Itproposed “to build on the strength and lessons learned from past and existingfederal asthma problems and combined efforts among federal programs at thecommunity level” (Coordinated Federal Action Plan, 2012). The Planoutlines the following four strategies to reduce the disproportionally highburden of asthma for minority children: (1) “reduce barriers to theimplementation of guidelines-based asthma management”; (2) “enhance capacity todevelop integrated, comprehensive asthma care to children in communities withracial and ethnic asthma disparities”; (3) “improve capacity to identify thechildren most impacted by asthma disparities”; (4) “accelerate effort toidentify and test interventions that may prevent the onset of asthma amongethnic and racial minority children” (Coordinated Federal Action Plan, 2012).WEACT for Environmental Justice (WE ACT) is a community organization described ontheir website as “a Northern Manhattan membership-based organization whosemission is to build healthy communities by ensuring that people of color and/orlow income residents participate meaningfully in the creation of sound and fairenvironmental health and protection policies and practices”, noted in theAugust 10th, 2017 press release that “more federal support is neededto reduce asthma disparities nationwide” (Report, 2017).
The report Unequal Air and Care: Federal Impacts onPediatric Asthma Disparities in 4 U.S. cities states that “the federalgovernment’s Coordinated Federal ActionPlan to Reduce Racial and Ethnic Asthma Disparities needs more support tohave an impact on asthma disparities in communities of color and low-income” (Report,2017). The report “highlights work done to assess and discuss the strategiesoutlined in the Federal Action Plan,and to assess their effectiveness at reducing the disparate burden of asthma indisadvantaged children aged 0-8 in four U.
S. cities: Jackson, MS, New Orleans, LA,Detroit, MI and New York City, NY” (Unequal Air and Care, 2017). Key finding ofthe project stress that “federal approaches to asthma disparities are toobroadly focused” and do not adequately take into consideration the “social andpolitical factors that children of color and low-income face”, such as stress,poverty, poor housing, and access to quality health care (Unequal Air and Care,2017).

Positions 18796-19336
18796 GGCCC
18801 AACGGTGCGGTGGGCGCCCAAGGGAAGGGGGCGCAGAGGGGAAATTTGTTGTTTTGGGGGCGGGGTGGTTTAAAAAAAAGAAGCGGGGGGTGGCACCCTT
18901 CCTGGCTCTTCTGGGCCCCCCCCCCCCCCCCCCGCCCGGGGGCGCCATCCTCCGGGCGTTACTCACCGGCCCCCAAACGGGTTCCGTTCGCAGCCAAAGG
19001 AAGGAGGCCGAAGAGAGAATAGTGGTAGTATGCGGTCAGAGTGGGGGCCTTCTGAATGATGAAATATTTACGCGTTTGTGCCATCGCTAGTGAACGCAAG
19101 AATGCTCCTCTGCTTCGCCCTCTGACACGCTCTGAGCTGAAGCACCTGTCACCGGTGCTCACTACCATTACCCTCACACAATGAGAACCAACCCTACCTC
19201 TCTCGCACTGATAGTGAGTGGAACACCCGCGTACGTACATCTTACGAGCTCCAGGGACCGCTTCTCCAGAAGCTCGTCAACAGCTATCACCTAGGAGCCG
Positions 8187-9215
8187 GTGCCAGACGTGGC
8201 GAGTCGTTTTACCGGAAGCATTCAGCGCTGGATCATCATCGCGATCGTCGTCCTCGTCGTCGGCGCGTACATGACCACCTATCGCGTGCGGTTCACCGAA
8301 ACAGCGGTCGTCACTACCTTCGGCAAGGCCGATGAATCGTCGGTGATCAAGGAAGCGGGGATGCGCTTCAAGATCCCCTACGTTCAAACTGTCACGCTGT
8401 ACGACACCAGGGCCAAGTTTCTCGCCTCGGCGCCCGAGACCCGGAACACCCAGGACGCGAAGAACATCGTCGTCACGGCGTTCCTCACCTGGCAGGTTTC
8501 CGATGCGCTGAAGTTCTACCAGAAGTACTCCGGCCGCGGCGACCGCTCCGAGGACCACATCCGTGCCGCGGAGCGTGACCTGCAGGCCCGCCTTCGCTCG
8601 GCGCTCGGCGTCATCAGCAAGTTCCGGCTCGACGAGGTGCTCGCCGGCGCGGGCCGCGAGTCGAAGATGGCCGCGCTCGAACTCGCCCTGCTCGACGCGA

The report provides recommendations which include: (1) “addressing thesocial and environmental determinants of health that contribute to pediatricasthma disparities in America”; (2) “establishing a Health-in-all-Policiesagenda across federal sectors by adopting an inter-sectoral approach to buildinga culture of health for disadvantaged children”; (3) “expanding the capacity todeliver integrated comprehensive asthma care to children in communities withracial and ethnic asthma disparities”; (4) “building the capacity of state andlocal governments, as well as clinical and non-clinical community-basedorganizations / institutions, to provide community-level care for asthmatic andat-risk children” (Unequal Air and Care, 2017). Itis stated by WE ACT that, “nationally, about 1 in 11 children have asthma, butin some low-income areas of New York City, the childhood asthma rate can beupwards of 1 in 4” and that high indoor levels of pollutants (mold, pests, etc.),which can be 2 to 5 times higher than outdoor pollutant levels, directlycontribute to the high prevalence of asthma in the city (Coalition for AsthmaFree Homes). With the goal for asthma free homes, “WE ACT and members of theCoalition for Asthma Free Homes created a prescription to address asthma andasthma disparities: the Asthma-FreeHousing Act” (Coalition for Asthma Free Homes). If passed, the act would “prioritizeprevention measures in homes of susceptible persons”, “require landlords toinspect for Indoor Allergen Hazards and correct them and their causes usingapproved methods”, and “create a system for physician referrals for housinginspections by the City for patients with asthma” (Coalition for Asthma FreeHomes).WHOprovides leadership worldwide in minimizing adverse environmental healthoutcomes associated with air pollution.
In the United States, EPA wasestablished in July of 1970 due to the growing public demand for clear water,air and land. The agency monitors environmental quality. The Clean Air Act(CAA) of 1970, “a comprehensive federal law that regulates air emissions fromstationary and mobile sources, authorizes the EPA to establish National AmbientAir Quality Standards (NAAQS) to protect public health and public welfare andto regulate emissions of hazardous air pollutants” (Summary of the Clean AirAct). The Clean Air Act Amendments of 1990 strengthened regulations for autoemissions, toxic air pollutants, acidic deposition, and stratospheric ozonedepletion. Steps to reduce emissions of harmful air pollution include:technological controls (mechanical devices used to reduce industrial emissionsof particular matter), energy conservation and strengthening of national andinternational air quality laws.